Right now, there are dozens of new coal and gas proposals on our environment minister’s desk – like Narrabri coal mine and Woodside’s North West Shelf Extension.

The Environment Centre of Central Queensland and their lawyers, Environmental Justice Australia, are running a legal intervention to make Tanya Plibersek reconsider the catastrophic damage these proposals would have on our climate – and on all of Australia’s living wonders.

It’s time to face this – and act. #BeforeItsGone #LivingWonders 


Download unbranded social media tiles from this google folder.




Key messages

  • A game changing legal intervention from Environment Council of Central Queensland and their lawyers, Environmental Justice Australia, is making Environment Minister Tanya Plibersek reconsider the climate impact of almost all new coal and gas proposals currently in the pipeline for her department.
  • Minister Plibersek has accepted community group ECoCeQ’s game changing legal intervention as valid – and will reconsider 18 coal and gas projects currently awaiting federal approval.
  • Until Thursday 24 November, the Minister is accepting public comments about the environmental impact of these 18 fossil fuel projects. 
  • Can you write public comments about as many of these projects as humanly possible?
  • ECoCeQ has given the minister thousands of documents that show the catastrophic impact of more fossil fuels on matters of national environmental significance. ECoCeQ is asking her to face the science, and listen, and act.
  • The minister has a vital responsibility: protecting all nationally significant animals, places, plants and ecosystems.
  • This is about all of it. Koalas, turtles, the reef, the Tarkine, Kakadu. Cultural heritage sites of deep significance for First Nations people. All the natural wonders we want our children and their children to know and love.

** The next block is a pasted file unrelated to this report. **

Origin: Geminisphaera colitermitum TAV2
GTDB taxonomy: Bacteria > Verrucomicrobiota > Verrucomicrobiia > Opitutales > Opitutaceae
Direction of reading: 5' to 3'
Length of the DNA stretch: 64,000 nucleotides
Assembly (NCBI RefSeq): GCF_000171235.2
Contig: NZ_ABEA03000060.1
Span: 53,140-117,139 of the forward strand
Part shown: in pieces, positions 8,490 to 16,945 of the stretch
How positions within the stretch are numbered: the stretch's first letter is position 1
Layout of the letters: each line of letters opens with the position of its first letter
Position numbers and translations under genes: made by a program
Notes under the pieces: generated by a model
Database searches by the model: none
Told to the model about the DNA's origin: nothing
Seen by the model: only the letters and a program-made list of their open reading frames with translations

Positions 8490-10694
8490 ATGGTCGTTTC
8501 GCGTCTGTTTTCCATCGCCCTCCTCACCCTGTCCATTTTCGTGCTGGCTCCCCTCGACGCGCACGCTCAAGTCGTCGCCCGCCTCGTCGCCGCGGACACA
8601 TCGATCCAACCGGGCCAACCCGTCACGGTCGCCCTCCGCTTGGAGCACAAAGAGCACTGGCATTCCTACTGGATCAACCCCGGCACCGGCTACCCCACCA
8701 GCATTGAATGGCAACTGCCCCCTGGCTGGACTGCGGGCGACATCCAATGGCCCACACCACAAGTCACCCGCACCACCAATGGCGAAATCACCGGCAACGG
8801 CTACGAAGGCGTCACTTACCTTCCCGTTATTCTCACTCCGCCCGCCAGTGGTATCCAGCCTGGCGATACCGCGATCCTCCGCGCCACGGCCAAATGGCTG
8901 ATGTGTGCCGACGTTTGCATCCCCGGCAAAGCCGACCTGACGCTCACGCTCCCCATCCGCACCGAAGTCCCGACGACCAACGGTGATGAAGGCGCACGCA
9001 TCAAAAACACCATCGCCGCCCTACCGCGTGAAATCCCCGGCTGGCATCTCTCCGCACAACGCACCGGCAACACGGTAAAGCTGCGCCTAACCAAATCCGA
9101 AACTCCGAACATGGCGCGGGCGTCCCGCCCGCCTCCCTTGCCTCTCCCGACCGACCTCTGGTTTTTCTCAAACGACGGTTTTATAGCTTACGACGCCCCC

• Of every proposal, Australia’s environment ministers must ask, what natural wonder could this harm? Until now, they have completely ignored the biggest threat of them all: climate change.
  • It’s time to face this.
  • The science is stark. The evidence is overwhelming. Our climate is breaking down. More coal and gas would just be adding fuel to the fire we need to put out.
  • The future is not yet written. We are writing it now.
  • Tanya Plibersek has a huge responsibility. The fate of Australia’s living wonders are in her hands.
  • This could do what we seriously need for our future: to make sure environmental law in Australia accounts for the reality of climate change.

Explaining the legal action

In July, the Environment Council of Central Queensland submitted 18 reconsideration requests to federal Environment Minister Tanya Plibersek, under a rarely used provision of the EPBC Act, section 78A.

On November 3 Minister Plibersek accepted all ECoCeQ’s requests as legally valid.

ECoCeQ requested the Minister reassess a first stage decision, known as the section 75 decision, which determines what “controlling provisions” are set for each proposal.

None of the coal and gas proposals have received federal approval.